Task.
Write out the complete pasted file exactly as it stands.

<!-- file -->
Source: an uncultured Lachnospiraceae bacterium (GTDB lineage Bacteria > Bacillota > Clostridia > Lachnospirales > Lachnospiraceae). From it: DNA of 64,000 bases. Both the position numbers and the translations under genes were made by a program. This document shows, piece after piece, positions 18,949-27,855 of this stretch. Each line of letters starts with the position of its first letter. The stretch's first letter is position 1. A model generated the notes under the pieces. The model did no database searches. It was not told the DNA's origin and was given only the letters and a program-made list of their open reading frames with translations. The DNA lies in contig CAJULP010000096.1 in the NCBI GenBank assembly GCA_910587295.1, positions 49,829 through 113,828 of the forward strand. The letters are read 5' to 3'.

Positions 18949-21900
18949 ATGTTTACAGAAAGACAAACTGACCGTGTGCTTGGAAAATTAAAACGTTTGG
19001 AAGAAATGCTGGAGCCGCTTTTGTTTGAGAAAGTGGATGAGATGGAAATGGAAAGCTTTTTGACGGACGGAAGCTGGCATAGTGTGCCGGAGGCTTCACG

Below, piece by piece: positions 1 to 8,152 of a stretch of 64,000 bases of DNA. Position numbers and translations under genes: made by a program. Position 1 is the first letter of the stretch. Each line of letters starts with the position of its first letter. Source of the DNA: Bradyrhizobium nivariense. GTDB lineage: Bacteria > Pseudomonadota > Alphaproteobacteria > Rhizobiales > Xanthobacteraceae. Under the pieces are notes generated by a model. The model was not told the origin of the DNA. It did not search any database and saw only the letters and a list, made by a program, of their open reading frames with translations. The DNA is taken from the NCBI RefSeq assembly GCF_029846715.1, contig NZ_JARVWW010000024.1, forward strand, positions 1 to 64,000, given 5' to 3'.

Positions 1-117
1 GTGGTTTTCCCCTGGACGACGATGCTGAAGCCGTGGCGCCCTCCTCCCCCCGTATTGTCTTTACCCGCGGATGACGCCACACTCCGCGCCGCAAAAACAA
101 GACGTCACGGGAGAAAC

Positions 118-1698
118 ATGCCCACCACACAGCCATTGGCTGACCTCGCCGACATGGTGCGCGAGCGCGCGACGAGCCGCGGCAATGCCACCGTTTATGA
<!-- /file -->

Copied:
Source: an uncultured Lachnospiraceae bacterium (GTDB lineage Bacteria > Bacillota > Clostridia > Lachnospirales > Lachnospiraceae). From it: DNA of 64,000 bases. Both the position numbers and the translations under genes were made by a program. This document shows, piece after piece, positions 18,949-27,855 of this stretch. Each line of letters starts with the position of its first letter. The stretch's first letter is position 1. A model generated the notes under the pieces. The model did no database searches. It was not told the DNA's origin and was given only the letters and a program-made list of their open reading frames with translations. The DNA lies in contig CAJULP010000096.1 in the NCBI GenBank assembly GCA_910587295.1, positions 49,829 through 113,828 of the forward strand. The letters are read 5' to 3'.

Positions 18949-21900
18949 ATGTTTACAGAAAGACAAACTGACCGTGTGCTTGGAAAATTAAAACGTTTGG
19001 AAGAAATGCTGGAGCCGCTTTTGTTTGAGAAAGTGGATGAGATGGAAATGGAAAGCTTTTTGACGGACGGAAGCTGGCATAGTGTGCCGGAGGCTTCACG

Below, piece by piece: positions 1 to 8,152 of a stretch of 64,000 bases of DNA. Position numbers and translations under genes: made by a program. Position 1 is the first letter of the stretch. Each line of letters starts with the position of its first letter. Source of the DNA: Bradyrhizobium nivariense. GTDB lineage: Bacteria > Pseudomonadota > Alphaproteobacteria > Rhizobiales > Xanthobacteraceae. Under the pieces are notes generated by a model. The model was not told the origin of the DNA. It did not search any database and saw only the letters and a list, made by a program, of their open reading frames with translations. The DNA is taken from the NCBI RefSeq assembly GCF_029846715.1, contig NZ_JARVWW010000024.1, forward strand, positions 1 to 64,000, given 5' to 3'.

Positions 1-117
1 GTGGTTTTCCCCTGGACGACGATGCTGAAGCCGTGGCGCCCTCCTCCCCCCGTATTGTCTTTACCCGCGGATGACGCCACACTCCGCGCCGCAAAAACAA
101 GACGTCACGGGAGAAAC

Positions 118-1698
118 ATGCCCACCACACAGCCATTGGCTGACCTCGCCGACATGGTGCGCGAGCGCGCGACGAGCCGCGGCAATGCCACCGTTTATGA